Book #23: The Fox

I read The Fox in one day, because it was only 80 pages. I have all this time to read because I’m still looking for work and I can only spend so many hours a day applying for jobs and reading the same classifieds.

The Fox was…interesting. It was sort of my second “spinster book” in a row. As far as I can explain, this novella is about two women – March and Banford – who live on a farm together because, at the ripe old age of “nearly thirty,” they realize that they are unlikely to ever marry. Banford is frail and womanly while March is the masculine one in the household.

Then there is a fox – both a literal fox and a metaphorical actual real human male fox – that infiltrates their lives. The fox (the real fox) is causing all sorts of problems for Banford and March. He steals their chickens. They try to shoot him with little success. It doesn’t take much of an imagination to figure out that the “metaphorical” fox, in the form of Henry, gets up to.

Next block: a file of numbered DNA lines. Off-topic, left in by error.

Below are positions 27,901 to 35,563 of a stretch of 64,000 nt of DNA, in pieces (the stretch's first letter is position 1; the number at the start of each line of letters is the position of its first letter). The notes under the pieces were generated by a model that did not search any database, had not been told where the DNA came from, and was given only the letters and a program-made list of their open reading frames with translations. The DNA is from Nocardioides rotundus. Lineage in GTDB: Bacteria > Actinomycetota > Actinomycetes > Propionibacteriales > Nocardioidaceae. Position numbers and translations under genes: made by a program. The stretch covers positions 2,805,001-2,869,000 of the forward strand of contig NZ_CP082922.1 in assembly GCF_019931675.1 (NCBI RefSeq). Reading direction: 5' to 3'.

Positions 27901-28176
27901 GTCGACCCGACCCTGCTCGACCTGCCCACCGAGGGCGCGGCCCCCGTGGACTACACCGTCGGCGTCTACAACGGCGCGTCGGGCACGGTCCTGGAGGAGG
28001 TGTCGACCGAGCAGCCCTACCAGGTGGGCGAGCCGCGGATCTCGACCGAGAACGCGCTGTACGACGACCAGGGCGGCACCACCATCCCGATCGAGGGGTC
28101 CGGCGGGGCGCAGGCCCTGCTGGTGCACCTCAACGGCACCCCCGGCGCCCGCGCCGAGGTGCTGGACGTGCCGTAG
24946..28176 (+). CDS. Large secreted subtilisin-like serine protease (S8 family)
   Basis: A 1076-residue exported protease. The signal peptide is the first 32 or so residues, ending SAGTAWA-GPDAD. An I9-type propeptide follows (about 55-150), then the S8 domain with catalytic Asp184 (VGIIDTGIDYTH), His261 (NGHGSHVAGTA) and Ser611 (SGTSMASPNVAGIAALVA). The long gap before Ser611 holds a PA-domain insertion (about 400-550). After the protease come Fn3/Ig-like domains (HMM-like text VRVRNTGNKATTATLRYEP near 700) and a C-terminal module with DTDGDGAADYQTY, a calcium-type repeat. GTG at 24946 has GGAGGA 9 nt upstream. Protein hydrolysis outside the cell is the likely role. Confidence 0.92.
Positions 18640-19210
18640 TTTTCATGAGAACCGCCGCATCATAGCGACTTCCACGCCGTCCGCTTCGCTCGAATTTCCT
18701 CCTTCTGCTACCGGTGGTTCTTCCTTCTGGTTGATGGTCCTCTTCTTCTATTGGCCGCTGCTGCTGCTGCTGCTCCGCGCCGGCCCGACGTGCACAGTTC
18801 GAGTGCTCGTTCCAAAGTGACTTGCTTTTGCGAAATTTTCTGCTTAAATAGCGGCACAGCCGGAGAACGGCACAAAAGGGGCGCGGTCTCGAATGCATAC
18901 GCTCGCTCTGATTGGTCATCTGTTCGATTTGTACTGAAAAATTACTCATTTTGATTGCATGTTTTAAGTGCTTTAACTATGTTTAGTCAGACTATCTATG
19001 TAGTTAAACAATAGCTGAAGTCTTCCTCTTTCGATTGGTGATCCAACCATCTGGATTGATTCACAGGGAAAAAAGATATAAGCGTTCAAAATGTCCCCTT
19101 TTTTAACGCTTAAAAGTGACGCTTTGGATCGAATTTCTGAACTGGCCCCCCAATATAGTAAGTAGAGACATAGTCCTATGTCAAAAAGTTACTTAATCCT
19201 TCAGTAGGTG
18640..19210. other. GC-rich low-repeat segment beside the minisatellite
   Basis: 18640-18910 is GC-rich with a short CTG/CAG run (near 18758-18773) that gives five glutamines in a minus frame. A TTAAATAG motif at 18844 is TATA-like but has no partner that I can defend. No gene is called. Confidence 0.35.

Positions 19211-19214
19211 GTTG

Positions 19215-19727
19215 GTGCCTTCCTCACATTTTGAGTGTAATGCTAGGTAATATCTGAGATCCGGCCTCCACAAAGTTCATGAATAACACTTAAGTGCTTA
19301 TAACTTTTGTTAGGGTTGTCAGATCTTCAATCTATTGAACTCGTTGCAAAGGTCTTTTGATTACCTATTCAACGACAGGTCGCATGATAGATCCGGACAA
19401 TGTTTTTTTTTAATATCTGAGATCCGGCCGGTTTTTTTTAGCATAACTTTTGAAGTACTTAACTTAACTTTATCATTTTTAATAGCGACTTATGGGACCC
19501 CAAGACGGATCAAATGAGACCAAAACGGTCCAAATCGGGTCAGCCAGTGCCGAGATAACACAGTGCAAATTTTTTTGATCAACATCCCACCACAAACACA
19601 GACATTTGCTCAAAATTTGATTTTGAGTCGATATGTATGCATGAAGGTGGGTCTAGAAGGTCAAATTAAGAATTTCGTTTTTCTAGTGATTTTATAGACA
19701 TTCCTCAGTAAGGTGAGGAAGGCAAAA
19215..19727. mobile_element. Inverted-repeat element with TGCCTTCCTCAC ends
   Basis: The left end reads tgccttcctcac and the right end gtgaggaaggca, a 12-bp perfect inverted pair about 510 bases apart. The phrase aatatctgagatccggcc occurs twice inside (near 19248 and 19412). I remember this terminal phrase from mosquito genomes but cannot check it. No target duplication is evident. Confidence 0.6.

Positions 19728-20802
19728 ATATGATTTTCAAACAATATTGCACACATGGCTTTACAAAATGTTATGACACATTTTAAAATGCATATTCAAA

So, as far as I can tell, The Fox is about two women fighting against marriage, in a way. Banford and March like their household the way it is, and Henry is seeking to, essentially, steal one of the hens from the hen house in whatever way he can. 

While I thought that the idea of the book was interesting, it made me uncomfortable in a really weird way that I can’t describe very well (helpful, I know).

I’m withholding judgement on D.H. Lawrence until I’ve read another one of his books, but I’m counting on him being one of my favorites.

Rating: ***
Up Next: The Hobbit

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